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Supplementation with a prebiotic (polydextrose) in obese mouse pregnancy improves maternal glucose homeostasis and protects against offspring obesity

Research output: Contribution to journalArticle

Xanthi Maragkoudaki, Matthew Naylor, Georgia Papacleovoulou, Emilie Stolarczyk, Douglas Rees, Joaquim M. Pombo, Shadi Abu-Hayyeh, Anja Czajka, Jane K. Howard, Afshan N. Malik, Catherine Williamson, Lucilla Poston, Paul D. Taylor

Original languageEnglish
JournalInternational Journal of Obesity
Early online date8 Oct 2020
DOIs
Accepted/In press4 Sep 2020
E-pub ahead of print8 Oct 2020

King's Authors

Abstract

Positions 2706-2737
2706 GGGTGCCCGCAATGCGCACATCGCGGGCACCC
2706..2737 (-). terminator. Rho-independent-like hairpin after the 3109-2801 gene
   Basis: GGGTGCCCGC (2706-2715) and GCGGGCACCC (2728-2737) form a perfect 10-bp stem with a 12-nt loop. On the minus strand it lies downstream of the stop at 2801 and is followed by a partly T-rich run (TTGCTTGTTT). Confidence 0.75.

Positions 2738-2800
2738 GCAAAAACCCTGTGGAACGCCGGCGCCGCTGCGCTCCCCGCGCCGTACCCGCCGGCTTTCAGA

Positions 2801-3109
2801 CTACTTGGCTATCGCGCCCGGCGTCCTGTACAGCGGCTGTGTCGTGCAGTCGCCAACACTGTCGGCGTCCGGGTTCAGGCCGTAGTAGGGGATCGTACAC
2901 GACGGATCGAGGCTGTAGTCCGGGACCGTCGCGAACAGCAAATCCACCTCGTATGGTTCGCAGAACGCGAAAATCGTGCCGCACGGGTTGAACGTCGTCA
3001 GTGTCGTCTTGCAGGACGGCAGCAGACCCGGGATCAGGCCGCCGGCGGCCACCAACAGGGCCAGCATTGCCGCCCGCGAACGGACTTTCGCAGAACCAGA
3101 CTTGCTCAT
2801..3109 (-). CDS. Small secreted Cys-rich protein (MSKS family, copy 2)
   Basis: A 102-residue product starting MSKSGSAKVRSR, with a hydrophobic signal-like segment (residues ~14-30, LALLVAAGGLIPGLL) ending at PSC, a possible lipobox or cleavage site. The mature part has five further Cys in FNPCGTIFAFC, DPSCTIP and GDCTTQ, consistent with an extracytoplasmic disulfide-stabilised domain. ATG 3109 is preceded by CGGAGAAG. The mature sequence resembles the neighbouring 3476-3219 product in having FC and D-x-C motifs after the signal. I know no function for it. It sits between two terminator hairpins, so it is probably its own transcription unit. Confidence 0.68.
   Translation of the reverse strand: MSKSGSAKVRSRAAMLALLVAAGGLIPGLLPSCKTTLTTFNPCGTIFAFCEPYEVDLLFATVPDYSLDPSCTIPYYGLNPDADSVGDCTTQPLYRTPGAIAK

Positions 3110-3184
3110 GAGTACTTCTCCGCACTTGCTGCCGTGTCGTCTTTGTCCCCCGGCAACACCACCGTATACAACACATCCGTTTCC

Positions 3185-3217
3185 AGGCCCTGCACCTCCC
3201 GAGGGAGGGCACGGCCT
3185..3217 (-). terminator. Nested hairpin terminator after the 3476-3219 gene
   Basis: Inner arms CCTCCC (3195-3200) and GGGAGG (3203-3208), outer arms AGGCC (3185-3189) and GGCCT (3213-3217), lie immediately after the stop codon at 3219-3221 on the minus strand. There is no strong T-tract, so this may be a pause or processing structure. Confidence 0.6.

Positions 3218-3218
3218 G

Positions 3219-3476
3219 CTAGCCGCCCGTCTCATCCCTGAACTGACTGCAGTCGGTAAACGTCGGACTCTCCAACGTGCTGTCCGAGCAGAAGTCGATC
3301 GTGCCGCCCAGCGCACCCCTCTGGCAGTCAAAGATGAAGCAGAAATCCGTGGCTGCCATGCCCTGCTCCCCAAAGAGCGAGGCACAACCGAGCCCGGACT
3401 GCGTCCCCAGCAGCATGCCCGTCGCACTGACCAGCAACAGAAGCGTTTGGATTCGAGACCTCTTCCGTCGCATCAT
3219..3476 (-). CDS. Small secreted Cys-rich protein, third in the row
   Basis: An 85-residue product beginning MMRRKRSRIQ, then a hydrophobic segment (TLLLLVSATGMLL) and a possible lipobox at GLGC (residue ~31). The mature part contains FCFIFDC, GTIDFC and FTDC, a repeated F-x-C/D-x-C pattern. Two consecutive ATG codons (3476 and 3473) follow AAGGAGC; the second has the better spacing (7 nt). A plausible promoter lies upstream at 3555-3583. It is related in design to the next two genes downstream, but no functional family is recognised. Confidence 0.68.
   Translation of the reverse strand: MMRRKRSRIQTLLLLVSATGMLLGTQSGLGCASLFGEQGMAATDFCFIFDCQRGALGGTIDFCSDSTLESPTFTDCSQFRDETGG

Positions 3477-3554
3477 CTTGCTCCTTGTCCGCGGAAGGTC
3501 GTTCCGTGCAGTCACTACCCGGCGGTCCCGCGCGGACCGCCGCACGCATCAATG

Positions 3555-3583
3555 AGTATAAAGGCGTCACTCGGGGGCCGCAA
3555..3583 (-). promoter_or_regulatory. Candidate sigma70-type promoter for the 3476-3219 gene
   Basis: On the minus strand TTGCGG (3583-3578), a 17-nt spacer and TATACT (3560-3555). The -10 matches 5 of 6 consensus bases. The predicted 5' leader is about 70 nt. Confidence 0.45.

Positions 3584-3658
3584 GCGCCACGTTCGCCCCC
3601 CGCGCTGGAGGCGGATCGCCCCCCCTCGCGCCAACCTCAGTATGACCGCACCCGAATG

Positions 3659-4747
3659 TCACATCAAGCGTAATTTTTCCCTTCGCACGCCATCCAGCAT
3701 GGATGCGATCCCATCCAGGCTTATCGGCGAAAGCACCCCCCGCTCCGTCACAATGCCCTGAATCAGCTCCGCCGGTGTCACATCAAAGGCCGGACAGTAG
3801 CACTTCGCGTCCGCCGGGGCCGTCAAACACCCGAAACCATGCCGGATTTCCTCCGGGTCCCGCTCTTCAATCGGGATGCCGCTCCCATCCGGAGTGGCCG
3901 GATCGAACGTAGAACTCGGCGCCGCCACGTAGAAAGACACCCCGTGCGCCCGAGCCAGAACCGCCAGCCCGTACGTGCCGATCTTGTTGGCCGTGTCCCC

Objectives: We hypothesised that maternal diet-induced-obesity has adverse consequences for offspring energy expenditure and susceptibility to obesity in adulthood, and that the prebiotic polydextrose (PDX) would prevent the consequences of programming by maternal obesity. Methods: Female mice were fed a control (Con) or obesogenic diet (Ob) for 6 weeks prior to mating and throughout pregnancy and lactation. Half the obese dams were supplemented with 5% PDX (ObPDX) in drinking water throughout pregnancy and lactation. Offspring were weaned onto standard chow. At 3 and 6 months, offspring energy intake (EI) and energy expenditure (EE by indirect calorimetry) were measured, and a glucose-tolerance test performed. Offspring of control (OffCon), obese (OffOb) and PDX supplemented (OffObP) dams were subsequently challenged for 3 weeks with Ob, and energy balanced reassessed. Potential modifiers of offspring energy balance including gut microbiota and biomarkers of mitochondrial activity were also evaluated. Results: Six-month-old male OffOb demonstrated increased bodyweight (BW, P < 0.001) and white adipose tissue mass (P < 0.05), decreased brown adipose tissue mass (BAT, P < 0.01), lower night-time EE (P < 0.001) versus OffCon, which were prevented in OffObP. Both male and female OffOb showed abnormal glucose-tolerance test (peak [Glucose] P < 0.001; AUC, P < 0.05) which was prevented by PDX. The Ob challenge resulted in greater BW gain in both male and female OffOb versus OffCon (P < 0.05), also associated with increased EI (P < 0.05) and reduced EE in females (P < 0.01). OffObP were protected from accelerated BW gain on the OB diet compared with controls, associated with increased night-time EE in both male (P < 0.05) and female OffObP (P < 0.001). PDX also prevented an increase in skeletal muscle mtDNA copy number in OffOb versus OffCon (P < 0.01) and increased the percentage of Bacteroides cells in faecal samples from male OffObP relative to controls. Conclusions: Maternal obesity adversely influences adult offspring energy balance and propensity for obesity, which is ameliorated by maternal PDX treatment with associated changes in gut microbiota composition and skeletal muscle mitochondrial function.

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